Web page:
Brooks had given his personal email address and password to AM Resorts because he had experienced difficulty accessing and using his work email account. Additionally, Brooks had allowed Am Resorts to install a program called Team Viewer on his personal desktop computer. 

Team Viewer is a program designed to allow technicians to diagnose problems on a user computer from a remote location. [It] enables an individual to remotely access and control a computer. Brooks alleges that AM Resorts remotely accessed his computer after his termination through the Team Viewer program and accessed his personal email account, either independently of accessing his computer or, while it was remotely controlling his computer through Team Viewer.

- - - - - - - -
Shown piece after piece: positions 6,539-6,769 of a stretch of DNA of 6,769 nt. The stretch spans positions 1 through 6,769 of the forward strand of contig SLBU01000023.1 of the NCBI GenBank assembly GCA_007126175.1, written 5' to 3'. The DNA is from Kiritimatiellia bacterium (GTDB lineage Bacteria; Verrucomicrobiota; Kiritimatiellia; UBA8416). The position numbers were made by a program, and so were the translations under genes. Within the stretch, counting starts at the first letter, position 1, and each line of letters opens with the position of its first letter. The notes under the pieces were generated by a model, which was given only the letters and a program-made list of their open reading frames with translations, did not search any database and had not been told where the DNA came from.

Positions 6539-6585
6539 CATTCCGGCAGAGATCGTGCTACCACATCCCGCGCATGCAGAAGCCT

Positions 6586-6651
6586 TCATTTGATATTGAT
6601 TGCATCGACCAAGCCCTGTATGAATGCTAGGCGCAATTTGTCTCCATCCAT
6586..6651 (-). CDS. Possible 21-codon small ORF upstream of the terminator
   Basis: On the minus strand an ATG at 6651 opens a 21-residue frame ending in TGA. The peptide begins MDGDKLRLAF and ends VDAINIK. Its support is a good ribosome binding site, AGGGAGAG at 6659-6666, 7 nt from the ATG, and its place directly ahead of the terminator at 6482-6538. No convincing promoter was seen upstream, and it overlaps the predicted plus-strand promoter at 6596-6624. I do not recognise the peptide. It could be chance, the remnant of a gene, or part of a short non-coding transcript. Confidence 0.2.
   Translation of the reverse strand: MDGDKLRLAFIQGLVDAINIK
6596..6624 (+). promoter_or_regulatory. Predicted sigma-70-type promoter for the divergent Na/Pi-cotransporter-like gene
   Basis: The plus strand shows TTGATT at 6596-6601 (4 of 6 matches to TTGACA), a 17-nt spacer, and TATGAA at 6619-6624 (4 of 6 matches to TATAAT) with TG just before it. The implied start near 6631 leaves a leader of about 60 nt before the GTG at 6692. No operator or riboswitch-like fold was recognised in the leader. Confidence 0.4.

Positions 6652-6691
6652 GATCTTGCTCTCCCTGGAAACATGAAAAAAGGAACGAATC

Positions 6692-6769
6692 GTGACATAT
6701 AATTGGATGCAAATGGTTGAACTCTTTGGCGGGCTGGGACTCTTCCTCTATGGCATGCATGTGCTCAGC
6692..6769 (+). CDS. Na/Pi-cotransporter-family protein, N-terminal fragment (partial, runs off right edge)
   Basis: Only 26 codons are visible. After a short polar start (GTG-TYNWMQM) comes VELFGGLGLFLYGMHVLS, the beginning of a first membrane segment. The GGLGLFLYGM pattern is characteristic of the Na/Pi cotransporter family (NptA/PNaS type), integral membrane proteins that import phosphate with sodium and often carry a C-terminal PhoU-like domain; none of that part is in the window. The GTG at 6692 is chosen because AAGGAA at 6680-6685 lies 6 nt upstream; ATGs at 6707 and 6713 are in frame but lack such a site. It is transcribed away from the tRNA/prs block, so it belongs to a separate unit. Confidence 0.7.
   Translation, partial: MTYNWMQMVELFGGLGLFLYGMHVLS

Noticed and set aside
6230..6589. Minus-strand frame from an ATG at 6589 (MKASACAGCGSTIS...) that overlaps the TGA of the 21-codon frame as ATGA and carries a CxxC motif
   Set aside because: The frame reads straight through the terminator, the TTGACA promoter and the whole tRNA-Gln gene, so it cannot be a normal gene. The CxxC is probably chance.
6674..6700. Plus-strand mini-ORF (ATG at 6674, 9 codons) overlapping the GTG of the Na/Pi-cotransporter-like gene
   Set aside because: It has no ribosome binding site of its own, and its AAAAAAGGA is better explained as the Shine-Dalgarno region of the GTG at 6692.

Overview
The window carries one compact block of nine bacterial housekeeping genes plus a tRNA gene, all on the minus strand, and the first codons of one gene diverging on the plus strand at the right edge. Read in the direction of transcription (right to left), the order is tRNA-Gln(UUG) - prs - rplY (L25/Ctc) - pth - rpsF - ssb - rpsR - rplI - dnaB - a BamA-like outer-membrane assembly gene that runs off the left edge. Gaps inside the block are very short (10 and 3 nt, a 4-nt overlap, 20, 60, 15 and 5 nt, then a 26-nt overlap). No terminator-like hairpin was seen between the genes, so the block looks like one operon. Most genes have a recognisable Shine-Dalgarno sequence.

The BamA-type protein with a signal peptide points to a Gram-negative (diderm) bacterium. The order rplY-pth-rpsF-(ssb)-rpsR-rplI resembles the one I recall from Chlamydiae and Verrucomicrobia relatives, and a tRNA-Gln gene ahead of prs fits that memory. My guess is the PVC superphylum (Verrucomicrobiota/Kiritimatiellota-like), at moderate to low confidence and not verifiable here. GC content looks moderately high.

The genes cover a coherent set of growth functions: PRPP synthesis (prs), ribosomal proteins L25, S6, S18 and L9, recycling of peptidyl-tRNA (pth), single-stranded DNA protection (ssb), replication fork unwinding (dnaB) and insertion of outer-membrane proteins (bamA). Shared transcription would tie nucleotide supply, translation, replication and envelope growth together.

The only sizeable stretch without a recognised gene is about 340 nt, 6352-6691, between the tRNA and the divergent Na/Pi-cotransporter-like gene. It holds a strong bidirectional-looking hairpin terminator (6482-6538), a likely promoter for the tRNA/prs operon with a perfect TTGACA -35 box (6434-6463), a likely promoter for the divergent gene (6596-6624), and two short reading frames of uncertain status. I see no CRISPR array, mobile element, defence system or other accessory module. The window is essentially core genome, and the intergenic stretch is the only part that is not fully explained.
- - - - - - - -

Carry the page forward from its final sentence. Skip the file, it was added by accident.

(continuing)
Brooks does not know how to access his computer remotely through Team Viewer. There is evidence someone accessed Brooks' computer via Team Viewer on four separate occasions after his termination.

Brooks v. AM Resorts, supra. 

When a parties move for summary judgment, they often provide affidavits or other evidence to support their motions, which apparently happened here:

The parties have presented dueling forensic expert reports. All agree that IP addresses can be static or dynamic. Static IP addresses are assigned by the Internet Service Provider (`ISP’) to an individual or company for a certain period of time. Dynamic IP addresses can change at any time because they are not assigned by the ISP to an individual or company for any certain period of time. All experts agree that it is unknown whether IP address is a static or dynamic address.